In about 40 minutes, I'm heading off on the long trip up to the State Fair.  I've got a bunch of interesting entries, most look a bit better than the photos.  This one, for instance, is a small but pretty doily in size 40 (really closer to 30) Olympus.  I made it in the time between knee replacement and staple removal.

Then I began (and eventually finished) this one in a different Olympus 40.  It's about 19 inches across.

This tatted house is this weekend's workshop pattern

And I also made a bunch of tatted bookmarks.  These are an abbreviated version of Kersti Anear's "Stumpy" pattern - I had to abbreviate because I was using variegated "craft" thread and there is not much yardage

In June, I started using hemp to make a bunch of crocheted baskets.  Big and little, they seem useful  The 1 mm hemp was essentially designed to string beads, so it had to fulfill its purpose, right?  I've tatted baskets with it, but decided I should crochet a few.  This is the best of the bunch.  When it returns, it looks like the perfect WIP container.

Okay, breakfast and then I'm off

Tuesday, July 19, 2016

Spent a little time working on socks these past weeks, but a lot more more time tatting.  Tatting definitely is more portable, though I suppose needle tatters, like sock knitters, have long weapons emerging from their work punching holes in whatever it's carried in.  But the socks are getting there slowly.  I've finished 1 1/2 pairs and managed to lose half a sock, the one I was pushing myself to work on because I liked it the least!  But a few tatting ideas have been floating around, and I came up with this one, which is in the current tatting times.
  I'd been thinking about all the canning I might not be doing this year, and used the Wandering Wheels technique to make some peaches and plums; I could also have used pink for spiced crab apples and yellow-green for bread and butter pickles, and white for pickled onions (which I don't make) and red for tomatoes, although they tend to be smooshed in the jar to the point of losing their shape, you'd definitely see red and think tomatoes!  This was fun and I plan on doing more of them!

Monday, July 4, 2016

This is an embarrassing blog to write.  I've begun cleaning my studio, after an extended recuperation from two surgeries - the big one, a more-complicated-than-garden-variety knee replacement, was planned, the other was a surprise - and discovered, to my horror seven - count-em - SEVEN! started pairs of knitted socks.  In this instance, "pairs" is an imaginary number because they're mostly only about 1/5 of one sock done.  For someone who insists she finishes every project this is, well, you know?  Through July I've instituted "sock Mondays" at the shop and I'm going to put in some concentrated work on these.  I THINK I've found them all, but still, that's an entire wardrobe of socks, and worse, the seventh pair is one I began in honor of sock Mondays, selectively forgetting about the other six.    And it's not as though socks are the only things on my mind - I've got a lot of tatting I've been itching to work on, now that my mind has partially returned from its sojourn with heavy painkillers.  However,  a setback with the knee put me on a course of an almost lethal dosage of Tylenol, so I've been sock-knitting today,  listening to a book on tape and changing projects with every chapter.  If I had a photo to include, it would be one of the large basket now containing all my (sock) projects separated into big plastic bags.  Some progress has now been made.  A few of the projects are now about 1/2 of one sock done.  And you can imagine my red face as I dis-interred the seventh pair, thinking, "what in the world...?"  If I get at least some of these done, I'll be able to limp along next winter on very well-dressed feet!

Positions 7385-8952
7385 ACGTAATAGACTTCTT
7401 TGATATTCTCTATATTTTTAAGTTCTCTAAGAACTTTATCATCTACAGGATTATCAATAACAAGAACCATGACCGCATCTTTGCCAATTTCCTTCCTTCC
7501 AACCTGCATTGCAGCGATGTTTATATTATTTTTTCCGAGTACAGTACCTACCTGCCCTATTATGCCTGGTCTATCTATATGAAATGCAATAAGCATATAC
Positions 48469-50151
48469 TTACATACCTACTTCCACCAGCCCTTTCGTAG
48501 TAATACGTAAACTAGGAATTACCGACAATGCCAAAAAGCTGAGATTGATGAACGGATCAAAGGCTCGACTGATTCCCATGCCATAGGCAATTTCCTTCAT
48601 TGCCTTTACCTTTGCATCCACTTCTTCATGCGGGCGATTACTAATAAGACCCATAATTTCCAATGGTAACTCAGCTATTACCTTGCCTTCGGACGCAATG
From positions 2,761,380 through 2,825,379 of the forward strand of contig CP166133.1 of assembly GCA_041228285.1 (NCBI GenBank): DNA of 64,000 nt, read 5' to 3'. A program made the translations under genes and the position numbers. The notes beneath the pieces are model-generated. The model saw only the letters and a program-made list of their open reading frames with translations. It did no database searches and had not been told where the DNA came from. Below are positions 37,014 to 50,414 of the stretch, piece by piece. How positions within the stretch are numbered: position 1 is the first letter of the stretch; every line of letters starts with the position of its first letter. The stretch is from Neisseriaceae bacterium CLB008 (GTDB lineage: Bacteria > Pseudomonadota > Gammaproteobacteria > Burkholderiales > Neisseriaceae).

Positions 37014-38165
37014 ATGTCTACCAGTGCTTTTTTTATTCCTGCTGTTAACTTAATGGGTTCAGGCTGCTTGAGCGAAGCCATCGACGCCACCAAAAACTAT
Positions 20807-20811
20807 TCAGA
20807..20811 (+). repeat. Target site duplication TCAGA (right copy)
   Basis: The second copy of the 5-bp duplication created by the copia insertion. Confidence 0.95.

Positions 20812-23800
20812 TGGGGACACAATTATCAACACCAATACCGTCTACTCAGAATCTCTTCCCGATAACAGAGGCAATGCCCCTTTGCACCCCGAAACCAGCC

Sunday, March 6, 2016

Although it's been an almost-delightful winter weather-wise, with higher than usual temperatures offering more opportunities to go outside un-coated than we seemed to have last summer, it's been a while since I'd worked on Seneca Santa hats and mittens.  A friend, Jen, made the most gorgeous kid-friendly hats out of an assortment of donated yarn, none of it terribly promising until it fell into her hands.  That inspired me to work on what I had left, buying more yarn when I found it, and digging deeper into my stash...  Then a neighbor's flood prompted her to give away a treasure-trove of beautiful yarn.  (It always strikes me as nothing short of miraculous that just when yarn for this project is so sorely needed, it arrives!(  Some of it got wet, but it's acrylic, and I've been drying it. Another friend sent some mittens she'd knitted over the winter, and I knitted a few more and bought some magic gloves.   The result - because I'm finished for a few months - was that I made 28 hats, some of them finished with mittens, some going to a fourth friend who will make mittens to match, but doesn't like making hats.  So these are some of them - some matched with mittens or gloves, some with yarn for future mittens.